William Still received some schooling, and inherited a strong work ethic and family values from his parents. In 1844, at age 23, he moved to Philadelphia and became a janitor for the Pennsylvania Society for the Abolition of Slavery (PSAS). In 1847, he rose to the position of clerk, and that same year he married Letitia George. They had four children.
As he grew older and more successful as a businessman, starting a coal delivery business, Still emerged as a leader of Philadelphia’s black community. In 1852 he became chair of PSAS’s Vigilance Committee, aiding fugitive slaves passing through the city on the Underground Railroad.
Under Still’s supervision, the committee was instrumental in financing groups of former slaves for their journeys up north, even funding several of Harriet Tubman’s rescue expeditions. He personally provided food and shelter to many of the runaway slaves, too.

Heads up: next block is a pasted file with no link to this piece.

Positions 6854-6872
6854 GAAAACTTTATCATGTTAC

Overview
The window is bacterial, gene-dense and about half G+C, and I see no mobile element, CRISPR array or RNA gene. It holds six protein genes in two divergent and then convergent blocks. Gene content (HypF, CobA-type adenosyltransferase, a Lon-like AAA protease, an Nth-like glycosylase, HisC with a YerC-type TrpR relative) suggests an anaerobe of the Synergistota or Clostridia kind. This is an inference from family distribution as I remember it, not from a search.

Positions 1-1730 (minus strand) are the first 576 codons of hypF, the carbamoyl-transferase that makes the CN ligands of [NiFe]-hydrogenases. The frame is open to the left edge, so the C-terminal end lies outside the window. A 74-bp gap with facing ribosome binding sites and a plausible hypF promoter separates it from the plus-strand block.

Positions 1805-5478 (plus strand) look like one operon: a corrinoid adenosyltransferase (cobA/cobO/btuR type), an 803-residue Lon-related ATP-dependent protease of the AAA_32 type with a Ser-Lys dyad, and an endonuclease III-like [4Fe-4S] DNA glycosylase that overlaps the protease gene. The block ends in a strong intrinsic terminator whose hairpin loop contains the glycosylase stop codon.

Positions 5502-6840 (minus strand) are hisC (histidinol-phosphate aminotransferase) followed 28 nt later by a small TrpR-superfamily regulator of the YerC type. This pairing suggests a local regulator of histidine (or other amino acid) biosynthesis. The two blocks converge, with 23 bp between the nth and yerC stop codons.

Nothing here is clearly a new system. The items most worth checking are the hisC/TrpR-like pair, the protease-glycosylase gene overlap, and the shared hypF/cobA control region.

Historians believe Still rescued somewhere near 800 slaves through his work with the Underground Railroad, earning him the title, “Father of the Underground Railroad.”
Still Kept Records Of The Underground Railroad’s Activities
One of William Still’s most impressive achievements was teaching himself to read and write. Using what little schooling he had, Still studied by reading everything under the sun. His literacy proved to be a potent weapon against American slavery and racism.
In 1859, he penned a letter to the press decrying the racial discrimination in Philadelphia’s streetcars, and in 1867 he expanded on that letter in a self-published book titled, A Brief Narrative of the Struggle for the Rights of Colored People of Philadelphia in the City Railway Cars.
But well before then, Still began to document the lives and tragedies of the hundreds of escaped slaves he encountered in Philadelphia.